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Volume 21 No. 27
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Brands navigate potential collision between sport, social unrest

Is sport a cause of social unrest, a tool to address inequality or a platform from which to communicate political injustice?

As we near the Sochi Olympic Winter Games, a long-simmering kettle of religious, political and social unrest has the potential to collide with the world’s largest peaceful gathering of nations. What should be universally viewed around the world as an exhibition of sport at the highest level of competition is being lauded as, among other things, “a festival of corruption.” Further, Sochi has become a lightning rod for social issues, such as anti-gay legislation, and security concerns in the wake of bombings in nearby Volgograd and threats from militant extremists in the Chechen region.

Since before the modern-day Olympiad, religious, political and social unrest has always weaved its way into the fabric and the shadows of sport. Whether it was rioting during the second North American qualifying round of the 1970 FIFA World Cup when El Salvador and Honduras were at war, or the India-Pakistan cricket truce, sport and politics have always made for interesting global bedfellows.

More recently, those who feel they have been repressed have gained a greater voice through social media, political means or sheer terror, and they are increasingly using the platform of global sport to forward their cause.

Using global sport to ignite a nation, or to advance a company’s business objectives through sponsorship, is not a strategy for the squeamish or faint of heart. In spending an estimated $51 billion, Russia is incurring very certain costs today for very uncertain future benefits. So, too, are the Olympic and Sochi 2014 sponsors.
December terrorist attacks in Volgograd (top) have raised security concerns in Sochi.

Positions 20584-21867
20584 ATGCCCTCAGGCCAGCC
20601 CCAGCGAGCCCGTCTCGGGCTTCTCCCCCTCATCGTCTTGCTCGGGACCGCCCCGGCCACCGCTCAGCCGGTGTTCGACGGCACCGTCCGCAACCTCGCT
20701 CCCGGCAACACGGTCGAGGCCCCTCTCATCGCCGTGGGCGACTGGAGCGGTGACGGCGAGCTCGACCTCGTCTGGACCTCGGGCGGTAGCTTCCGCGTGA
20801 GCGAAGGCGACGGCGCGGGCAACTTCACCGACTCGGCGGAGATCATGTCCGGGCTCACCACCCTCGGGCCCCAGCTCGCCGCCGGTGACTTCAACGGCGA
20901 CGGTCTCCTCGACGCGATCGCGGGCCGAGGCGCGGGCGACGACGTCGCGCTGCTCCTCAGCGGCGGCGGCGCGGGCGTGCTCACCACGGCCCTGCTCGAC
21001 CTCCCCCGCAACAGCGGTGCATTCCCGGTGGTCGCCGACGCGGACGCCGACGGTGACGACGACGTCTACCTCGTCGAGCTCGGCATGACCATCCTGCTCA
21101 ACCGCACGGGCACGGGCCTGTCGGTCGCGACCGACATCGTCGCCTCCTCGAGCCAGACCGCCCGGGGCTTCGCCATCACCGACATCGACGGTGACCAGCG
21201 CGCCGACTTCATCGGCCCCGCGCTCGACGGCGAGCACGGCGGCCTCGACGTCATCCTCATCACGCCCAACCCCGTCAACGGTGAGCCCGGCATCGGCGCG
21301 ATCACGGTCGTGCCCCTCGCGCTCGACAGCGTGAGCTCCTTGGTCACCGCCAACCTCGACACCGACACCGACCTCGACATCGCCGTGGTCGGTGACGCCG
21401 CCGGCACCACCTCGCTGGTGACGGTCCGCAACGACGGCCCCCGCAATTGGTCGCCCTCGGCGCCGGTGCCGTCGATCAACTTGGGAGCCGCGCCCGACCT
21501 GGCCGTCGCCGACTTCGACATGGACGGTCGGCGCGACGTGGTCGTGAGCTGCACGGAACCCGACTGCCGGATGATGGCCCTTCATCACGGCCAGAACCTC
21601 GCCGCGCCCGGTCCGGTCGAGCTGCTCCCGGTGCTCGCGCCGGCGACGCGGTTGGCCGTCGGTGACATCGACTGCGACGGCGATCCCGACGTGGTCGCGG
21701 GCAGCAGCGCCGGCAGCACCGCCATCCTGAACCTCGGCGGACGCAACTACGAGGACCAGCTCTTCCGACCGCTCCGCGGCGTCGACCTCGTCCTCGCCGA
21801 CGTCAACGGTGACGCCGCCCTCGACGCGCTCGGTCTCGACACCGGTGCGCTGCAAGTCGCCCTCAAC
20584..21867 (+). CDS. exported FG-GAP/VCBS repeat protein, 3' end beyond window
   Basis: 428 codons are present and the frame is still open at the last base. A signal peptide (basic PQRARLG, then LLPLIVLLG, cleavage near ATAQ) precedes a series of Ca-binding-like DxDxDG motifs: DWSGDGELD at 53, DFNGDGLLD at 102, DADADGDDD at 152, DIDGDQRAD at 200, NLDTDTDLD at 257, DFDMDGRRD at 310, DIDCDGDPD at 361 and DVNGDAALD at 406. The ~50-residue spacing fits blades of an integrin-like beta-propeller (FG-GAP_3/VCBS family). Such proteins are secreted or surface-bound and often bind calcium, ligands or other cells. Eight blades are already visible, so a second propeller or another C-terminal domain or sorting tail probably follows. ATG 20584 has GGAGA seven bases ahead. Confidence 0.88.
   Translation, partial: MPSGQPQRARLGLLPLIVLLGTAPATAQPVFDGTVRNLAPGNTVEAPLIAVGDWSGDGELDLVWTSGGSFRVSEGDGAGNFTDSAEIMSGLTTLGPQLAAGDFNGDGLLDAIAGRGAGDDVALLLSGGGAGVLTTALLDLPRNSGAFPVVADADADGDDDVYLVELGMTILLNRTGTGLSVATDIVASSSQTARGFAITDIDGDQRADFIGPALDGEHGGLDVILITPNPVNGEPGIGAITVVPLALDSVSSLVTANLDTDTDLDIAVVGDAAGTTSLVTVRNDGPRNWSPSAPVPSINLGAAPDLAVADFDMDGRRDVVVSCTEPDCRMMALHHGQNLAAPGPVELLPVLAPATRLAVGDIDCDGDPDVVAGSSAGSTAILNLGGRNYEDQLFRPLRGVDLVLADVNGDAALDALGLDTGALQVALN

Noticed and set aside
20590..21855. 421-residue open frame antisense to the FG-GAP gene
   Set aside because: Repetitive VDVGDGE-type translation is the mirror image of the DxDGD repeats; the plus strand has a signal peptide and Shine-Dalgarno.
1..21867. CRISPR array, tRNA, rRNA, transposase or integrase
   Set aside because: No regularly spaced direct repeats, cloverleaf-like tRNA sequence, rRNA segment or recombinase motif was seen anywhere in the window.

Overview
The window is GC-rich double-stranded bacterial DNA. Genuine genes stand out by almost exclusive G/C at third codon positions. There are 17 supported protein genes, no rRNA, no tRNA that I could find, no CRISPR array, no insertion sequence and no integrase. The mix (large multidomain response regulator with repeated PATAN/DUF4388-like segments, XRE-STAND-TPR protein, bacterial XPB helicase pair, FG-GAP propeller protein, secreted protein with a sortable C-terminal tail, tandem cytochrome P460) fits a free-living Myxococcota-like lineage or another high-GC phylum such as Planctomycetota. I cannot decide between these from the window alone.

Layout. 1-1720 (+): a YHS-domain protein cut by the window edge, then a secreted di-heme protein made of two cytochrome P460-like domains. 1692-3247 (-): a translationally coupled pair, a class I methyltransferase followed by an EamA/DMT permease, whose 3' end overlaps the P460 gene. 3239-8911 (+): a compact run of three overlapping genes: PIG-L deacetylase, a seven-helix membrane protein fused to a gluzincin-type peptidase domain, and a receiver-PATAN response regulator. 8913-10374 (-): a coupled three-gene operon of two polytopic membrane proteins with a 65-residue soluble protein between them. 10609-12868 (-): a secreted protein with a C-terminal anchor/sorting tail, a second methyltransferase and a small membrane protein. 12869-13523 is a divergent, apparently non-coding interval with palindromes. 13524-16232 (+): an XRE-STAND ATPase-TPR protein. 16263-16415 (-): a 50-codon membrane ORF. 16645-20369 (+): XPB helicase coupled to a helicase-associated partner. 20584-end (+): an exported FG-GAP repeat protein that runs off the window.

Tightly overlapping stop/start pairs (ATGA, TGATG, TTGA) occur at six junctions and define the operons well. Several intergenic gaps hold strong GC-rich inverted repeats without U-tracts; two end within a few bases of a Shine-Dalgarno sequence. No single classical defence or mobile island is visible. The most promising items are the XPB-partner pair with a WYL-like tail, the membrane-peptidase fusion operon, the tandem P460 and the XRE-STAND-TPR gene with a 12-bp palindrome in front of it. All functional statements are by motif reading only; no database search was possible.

Photo by: AP IMAGES

Hosting global sport has the opportunity to catapult a city or country by leaps and bounds. It serves as a catalyst for development projects like stadiums, transportation and hotel construction, reallocation of land use, fortification of emergency services, foreign investment, image overhaul, and more.

When other social factors combine, a true barometer for gauging the full impact on sport and society is formed. This includes “softer measures” that have equal, if not greater, economic impact on a host nation and its residents, such as the psychological index of a nation’s citizenry, education, decreases in mortality rates, and even sustainability and legacy programs. These are equally profound, if not more so, in showcasing the true effects of sport on society.

The halo effect this has on sponsors can exponentially lift brands to new levels of recognition and reputation, create new market growth, gain government influence, and much more.

However, today, hosting multinational sporting events seems to be less about chasing utopian dreams and more about preparing or preventing the grave challenges of social unrest. The latest news out of Sochi has again reminded us that the potential for lifting a nation through an Olympic association comes with great risk. Even more challenging for the brands underwriting the Games is that many of these risks are, almost entirely, beyond the control of sponsors.